The Year in Books: October

I didn't read as many books in September as I did in August, but still it has been quite varied.

My book for October is going to be Getting Colder by Amanda Coe.  Not an author I've read before, once again I am broadening my horizons!

My book for September was The Roundabout Man by Clare Morral.  Having never heard of the author or the book, I had no idea what to expect, but I thoroughly enjoyed it.  The 'roundabout man' is Quinn, who lives on a roundabout and has partially withdrawn from society - he hopes that no one finds out that he's not named after the little boy in the famous children's stories, he actually is that little boy, and his mum wrote the books based on him and his triplet sisters.  It's a very readable story, and I'm definitely going to hunt out more books by this author.

The Queen's Fool by Philippa Gregory was excellent.  I do love books about the Tudor court!  I know they're not everyone's cup of tea, but I do enjoy them.  Not very often, I have to say, I need to be in the right mood for them.  This scratched an itch for me.  Classic Philippa Gregory in terms of how the story unfolds, with deceit, intrigue, royal shenanigans, and a lot of illicit encounters.  Just what I wanted!

This Little Piggy* by Bea Davenport was a good quick crime read.  Set in the north east in 1984 during the miners' strike, a baby is pushed? dropped? thrown? off a balcony and local journalist Clare begins investigating the murder, finding herself more closely involved than perhaps she should be professionally.  It was a quick read, I can't really judge plot twists and red herrings with crime books as I read the end first so I know whodunnit, but it was an enjoyable read nonetheless.  The bit before the end I thought was a tad unlikely, and improbable (even for a crime book) but if I overlook that, it was a good read.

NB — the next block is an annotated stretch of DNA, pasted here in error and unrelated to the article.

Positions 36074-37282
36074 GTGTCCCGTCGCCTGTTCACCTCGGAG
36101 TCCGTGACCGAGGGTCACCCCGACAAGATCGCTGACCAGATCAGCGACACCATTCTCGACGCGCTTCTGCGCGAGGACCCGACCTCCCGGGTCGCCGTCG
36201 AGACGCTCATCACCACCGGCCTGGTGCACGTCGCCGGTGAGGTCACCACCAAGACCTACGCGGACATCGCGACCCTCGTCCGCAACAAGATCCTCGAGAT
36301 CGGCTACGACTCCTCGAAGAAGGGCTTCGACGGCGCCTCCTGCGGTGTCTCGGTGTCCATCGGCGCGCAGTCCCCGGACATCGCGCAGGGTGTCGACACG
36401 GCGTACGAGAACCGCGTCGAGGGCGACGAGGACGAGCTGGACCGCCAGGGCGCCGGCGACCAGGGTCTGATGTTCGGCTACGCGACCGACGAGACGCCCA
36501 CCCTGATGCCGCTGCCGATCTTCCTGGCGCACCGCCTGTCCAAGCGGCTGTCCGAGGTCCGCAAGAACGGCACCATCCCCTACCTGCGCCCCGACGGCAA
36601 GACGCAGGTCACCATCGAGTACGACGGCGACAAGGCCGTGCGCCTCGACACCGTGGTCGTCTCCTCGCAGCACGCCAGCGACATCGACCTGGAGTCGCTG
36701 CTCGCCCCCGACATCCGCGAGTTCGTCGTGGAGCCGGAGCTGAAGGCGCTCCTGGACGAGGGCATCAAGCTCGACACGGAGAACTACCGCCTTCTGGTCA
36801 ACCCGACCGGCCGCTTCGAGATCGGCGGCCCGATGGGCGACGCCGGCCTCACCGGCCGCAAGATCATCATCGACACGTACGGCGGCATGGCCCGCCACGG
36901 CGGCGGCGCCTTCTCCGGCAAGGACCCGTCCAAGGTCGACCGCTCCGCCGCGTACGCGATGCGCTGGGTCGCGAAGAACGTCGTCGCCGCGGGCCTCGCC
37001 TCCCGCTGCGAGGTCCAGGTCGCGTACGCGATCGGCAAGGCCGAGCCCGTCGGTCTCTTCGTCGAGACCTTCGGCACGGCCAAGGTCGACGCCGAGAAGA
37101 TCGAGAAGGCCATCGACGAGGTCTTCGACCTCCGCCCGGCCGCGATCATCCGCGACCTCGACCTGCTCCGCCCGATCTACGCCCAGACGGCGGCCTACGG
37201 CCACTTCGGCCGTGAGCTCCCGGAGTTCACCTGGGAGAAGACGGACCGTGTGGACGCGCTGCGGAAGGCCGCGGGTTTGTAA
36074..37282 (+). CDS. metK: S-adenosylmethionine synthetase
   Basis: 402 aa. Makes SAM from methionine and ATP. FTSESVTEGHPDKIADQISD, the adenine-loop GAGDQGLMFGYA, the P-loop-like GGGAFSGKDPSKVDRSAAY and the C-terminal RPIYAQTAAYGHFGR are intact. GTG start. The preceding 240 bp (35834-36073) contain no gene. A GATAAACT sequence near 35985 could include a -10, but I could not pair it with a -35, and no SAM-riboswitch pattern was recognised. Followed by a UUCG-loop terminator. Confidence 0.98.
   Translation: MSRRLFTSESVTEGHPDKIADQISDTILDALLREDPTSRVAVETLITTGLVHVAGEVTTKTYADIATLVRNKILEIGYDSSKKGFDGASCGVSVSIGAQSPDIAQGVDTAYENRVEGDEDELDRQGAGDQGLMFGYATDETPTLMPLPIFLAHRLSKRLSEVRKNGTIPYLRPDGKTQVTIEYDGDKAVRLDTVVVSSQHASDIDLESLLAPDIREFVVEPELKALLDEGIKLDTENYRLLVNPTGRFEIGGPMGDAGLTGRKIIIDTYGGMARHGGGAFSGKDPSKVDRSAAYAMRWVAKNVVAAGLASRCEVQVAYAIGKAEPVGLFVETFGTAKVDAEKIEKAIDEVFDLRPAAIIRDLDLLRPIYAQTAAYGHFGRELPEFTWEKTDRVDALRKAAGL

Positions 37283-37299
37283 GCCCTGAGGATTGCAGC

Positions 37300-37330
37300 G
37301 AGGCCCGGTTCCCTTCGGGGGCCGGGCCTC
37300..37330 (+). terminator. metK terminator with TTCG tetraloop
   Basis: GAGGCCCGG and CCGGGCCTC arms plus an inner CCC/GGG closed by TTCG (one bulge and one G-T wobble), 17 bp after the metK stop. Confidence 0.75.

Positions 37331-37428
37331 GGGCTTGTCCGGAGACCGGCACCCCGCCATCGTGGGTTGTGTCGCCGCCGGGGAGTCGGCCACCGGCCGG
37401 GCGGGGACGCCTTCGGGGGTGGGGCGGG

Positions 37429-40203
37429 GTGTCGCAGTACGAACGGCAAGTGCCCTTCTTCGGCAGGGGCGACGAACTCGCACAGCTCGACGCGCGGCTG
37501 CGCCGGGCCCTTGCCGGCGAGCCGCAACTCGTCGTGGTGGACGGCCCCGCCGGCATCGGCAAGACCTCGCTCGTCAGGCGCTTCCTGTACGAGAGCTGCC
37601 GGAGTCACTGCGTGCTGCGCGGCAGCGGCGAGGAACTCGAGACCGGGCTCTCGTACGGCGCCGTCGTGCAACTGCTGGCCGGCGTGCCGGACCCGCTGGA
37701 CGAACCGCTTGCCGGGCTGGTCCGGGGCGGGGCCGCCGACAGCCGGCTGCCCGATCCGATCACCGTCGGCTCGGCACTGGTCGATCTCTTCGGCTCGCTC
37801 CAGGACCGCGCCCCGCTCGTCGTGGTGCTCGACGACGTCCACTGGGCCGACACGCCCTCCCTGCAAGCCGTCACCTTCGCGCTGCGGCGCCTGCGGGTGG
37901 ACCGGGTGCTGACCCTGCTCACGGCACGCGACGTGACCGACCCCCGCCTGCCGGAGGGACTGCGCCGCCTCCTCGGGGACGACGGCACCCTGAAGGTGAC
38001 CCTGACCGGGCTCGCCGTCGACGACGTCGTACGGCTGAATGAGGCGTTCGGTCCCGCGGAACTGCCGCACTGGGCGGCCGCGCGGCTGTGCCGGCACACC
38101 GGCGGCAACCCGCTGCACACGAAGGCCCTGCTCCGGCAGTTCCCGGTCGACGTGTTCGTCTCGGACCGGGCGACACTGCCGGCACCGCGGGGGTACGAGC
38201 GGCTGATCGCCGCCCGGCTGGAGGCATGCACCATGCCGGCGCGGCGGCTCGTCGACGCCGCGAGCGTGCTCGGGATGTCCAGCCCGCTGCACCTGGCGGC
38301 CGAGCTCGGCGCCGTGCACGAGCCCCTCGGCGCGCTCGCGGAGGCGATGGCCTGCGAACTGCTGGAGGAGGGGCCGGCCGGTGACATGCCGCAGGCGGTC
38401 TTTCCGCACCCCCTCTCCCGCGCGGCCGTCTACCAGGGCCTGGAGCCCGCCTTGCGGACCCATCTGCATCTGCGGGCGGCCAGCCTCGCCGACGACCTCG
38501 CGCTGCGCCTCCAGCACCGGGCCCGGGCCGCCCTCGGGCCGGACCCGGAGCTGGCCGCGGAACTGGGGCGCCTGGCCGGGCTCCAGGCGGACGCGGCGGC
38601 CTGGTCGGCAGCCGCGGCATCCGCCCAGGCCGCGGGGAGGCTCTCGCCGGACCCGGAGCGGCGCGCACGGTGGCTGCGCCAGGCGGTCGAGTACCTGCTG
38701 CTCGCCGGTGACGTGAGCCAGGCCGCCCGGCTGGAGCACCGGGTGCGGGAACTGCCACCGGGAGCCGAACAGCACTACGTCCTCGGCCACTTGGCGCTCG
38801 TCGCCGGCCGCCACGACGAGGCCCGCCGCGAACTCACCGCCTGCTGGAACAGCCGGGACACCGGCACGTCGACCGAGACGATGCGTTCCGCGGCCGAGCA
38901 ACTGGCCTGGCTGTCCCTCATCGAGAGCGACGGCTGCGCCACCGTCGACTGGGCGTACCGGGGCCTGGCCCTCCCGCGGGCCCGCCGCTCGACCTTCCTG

A Christmas to Remember* by Jenny Hale was not good.  Not good at all.  It was one of those really annoying books that gives you information rather than it gradually coming out.  So within the first maybe four or five pages, I knew pretty much all of Carrie's history, personality, and future desires.  Did anyone read The Babysitters Club series of books by Ann M. Martin?  They were popular in the early-mid 1990s and I read pretty much the whole series.  In each book (and there were many) there were a few pages in which each character was introduced in a couple of paragraphs - Claudia was artistic, Kristy loved sports, Dawn was from California, Mallory had lots of siblings.  It was a useful format for reminding the target young reader audience of the central characters and what they'd been up to in the earlier books in the series.  This technique I didn't like in a book for grown-ups.  I don't need to be told a list of facts, a character's likes and dislikes should become apparent as the story progresses, they don't need to be stated.  And so, after that, I wasn't really on board with the story.  I had nothing to learn about Carrie as I'd already been told!

I've had The Road Home by Rose Tremain on my bookshelf for quite a while - I think my mum read it with her book group.  I can't think why I would have chosen it.  I enjoyed The Colour (set around the gold rush in New Zealand) but not enough to have purchased any of her books.  I didn't particularly enjoy The Road Home, whilst I liked it in places, in others it just grated on me slightly and felt inaccurate in places.  It follows Lev, an Eastern European migrant who comes to work in the UK.  The writing is excellent, but none of the characters appealed to me.  One of those books I thought I might like, but turned out not to.